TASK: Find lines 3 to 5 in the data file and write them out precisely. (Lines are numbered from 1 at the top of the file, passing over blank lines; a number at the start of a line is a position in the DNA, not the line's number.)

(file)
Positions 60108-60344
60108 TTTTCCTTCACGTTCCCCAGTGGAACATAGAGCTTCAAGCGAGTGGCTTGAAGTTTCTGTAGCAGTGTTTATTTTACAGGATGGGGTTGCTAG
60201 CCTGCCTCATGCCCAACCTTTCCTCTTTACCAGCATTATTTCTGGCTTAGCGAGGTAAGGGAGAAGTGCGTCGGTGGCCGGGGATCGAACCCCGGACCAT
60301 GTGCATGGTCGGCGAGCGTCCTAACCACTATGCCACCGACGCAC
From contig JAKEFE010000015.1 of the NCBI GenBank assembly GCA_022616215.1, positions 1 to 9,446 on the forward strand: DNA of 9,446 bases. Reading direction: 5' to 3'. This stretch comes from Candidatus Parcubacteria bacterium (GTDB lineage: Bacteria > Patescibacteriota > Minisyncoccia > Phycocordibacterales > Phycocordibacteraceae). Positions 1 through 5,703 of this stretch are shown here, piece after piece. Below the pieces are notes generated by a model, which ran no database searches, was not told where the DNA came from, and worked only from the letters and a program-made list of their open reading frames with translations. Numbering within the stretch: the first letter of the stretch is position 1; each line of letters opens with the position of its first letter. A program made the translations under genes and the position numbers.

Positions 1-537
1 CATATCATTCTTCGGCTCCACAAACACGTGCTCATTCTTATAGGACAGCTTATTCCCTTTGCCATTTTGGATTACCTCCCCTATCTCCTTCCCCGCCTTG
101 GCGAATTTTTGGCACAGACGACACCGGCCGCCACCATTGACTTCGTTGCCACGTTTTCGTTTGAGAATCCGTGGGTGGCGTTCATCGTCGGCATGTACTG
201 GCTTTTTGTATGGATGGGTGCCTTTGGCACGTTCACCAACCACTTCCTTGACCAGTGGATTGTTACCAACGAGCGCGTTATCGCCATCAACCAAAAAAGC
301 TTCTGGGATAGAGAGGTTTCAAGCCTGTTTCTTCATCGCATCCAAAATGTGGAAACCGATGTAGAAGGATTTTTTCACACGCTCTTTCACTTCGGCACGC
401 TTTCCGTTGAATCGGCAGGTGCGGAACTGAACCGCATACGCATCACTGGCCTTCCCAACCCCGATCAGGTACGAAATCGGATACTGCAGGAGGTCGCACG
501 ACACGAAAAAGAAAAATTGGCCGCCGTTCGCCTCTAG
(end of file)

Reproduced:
60201 CCTGCCTCATGCCCAACCTTTCCTCTTTACCAGCATTATTTCTGGCTTAGCGAGGTAAGGGAGAAGTGCGTCGGTGGCCGGGGATCGAACCCCGGACCAT
60301 GTGCATGGTCGGCGAGCGTCCTAACCACTATGCCACCGACGCAC
From contig JAKEFE010000015.1 of the NCBI GenBank assembly GCA_022616215.1, positions 1 to 9,446 on the forward strand: DNA of 9,446 bases. Reading direction: 5' to 3'. This stretch comes from Candidatus Parcubacteria bacterium (GTDB lineage: Bacteria > Patescibacteriota > Minisyncoccia > Phycocordibacterales > Phycocordibacteraceae). Positions 1 through 5,703 of this stretch are shown here, piece after piece. Below the pieces are notes generated by a model, which ran no database searches, was not told where the DNA came from, and worked only from the letters and a program-made list of their open reading frames with translations. Numbering within the stretch: the first letter of the stretch is position 1; each line of letters opens with the position of its first letter. A program made the translations under genes and the position numbers.